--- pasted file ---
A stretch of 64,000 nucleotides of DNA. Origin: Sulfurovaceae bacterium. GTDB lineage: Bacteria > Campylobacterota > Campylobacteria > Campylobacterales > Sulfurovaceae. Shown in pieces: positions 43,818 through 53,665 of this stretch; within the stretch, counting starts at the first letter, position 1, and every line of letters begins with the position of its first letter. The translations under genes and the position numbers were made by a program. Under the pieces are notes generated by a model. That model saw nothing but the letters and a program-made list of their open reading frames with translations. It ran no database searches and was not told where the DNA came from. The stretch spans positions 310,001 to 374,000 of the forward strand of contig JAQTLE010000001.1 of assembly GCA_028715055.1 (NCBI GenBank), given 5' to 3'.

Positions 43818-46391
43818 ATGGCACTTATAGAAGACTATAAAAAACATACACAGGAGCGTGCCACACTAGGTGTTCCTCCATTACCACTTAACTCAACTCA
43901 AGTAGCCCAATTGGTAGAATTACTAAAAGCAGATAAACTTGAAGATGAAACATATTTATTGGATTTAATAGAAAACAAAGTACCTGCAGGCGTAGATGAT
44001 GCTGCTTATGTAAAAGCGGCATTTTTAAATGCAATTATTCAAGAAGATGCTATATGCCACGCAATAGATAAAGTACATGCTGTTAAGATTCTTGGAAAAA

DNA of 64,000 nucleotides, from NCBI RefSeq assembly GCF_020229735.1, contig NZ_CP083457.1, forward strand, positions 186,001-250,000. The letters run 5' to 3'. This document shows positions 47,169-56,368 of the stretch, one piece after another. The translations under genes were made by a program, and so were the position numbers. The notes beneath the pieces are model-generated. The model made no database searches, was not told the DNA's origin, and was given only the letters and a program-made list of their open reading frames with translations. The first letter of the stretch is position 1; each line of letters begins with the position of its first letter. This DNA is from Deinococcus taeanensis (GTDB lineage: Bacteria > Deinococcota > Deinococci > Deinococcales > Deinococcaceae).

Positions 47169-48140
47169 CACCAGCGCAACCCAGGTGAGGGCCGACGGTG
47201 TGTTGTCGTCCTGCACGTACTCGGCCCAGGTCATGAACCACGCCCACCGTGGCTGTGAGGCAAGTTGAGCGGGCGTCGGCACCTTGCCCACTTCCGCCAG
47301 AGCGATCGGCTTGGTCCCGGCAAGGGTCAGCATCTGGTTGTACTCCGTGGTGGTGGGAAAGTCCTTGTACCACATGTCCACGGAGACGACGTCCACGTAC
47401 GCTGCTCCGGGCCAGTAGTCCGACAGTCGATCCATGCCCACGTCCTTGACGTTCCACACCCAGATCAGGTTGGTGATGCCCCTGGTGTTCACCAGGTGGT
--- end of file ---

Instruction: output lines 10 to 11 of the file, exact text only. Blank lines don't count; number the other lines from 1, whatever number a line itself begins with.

47301 AGCGATCGGCTTGGTCCCGGCAAGGGTCAGCATCTGGTTGTACTCCGTGGTGGTGGGAAAGTCCTTGTACCACATGTCCACGGAGACGACGTCCACGTAC
47401 GCTGCTCCGGGCCAGTAGTCCGACAGTCGATCCATGCCCACGTCCTTGACGTTCCACACCCAGATCAGGTTGGTGATGCCCCTGGTGTTCACCAGGTGGT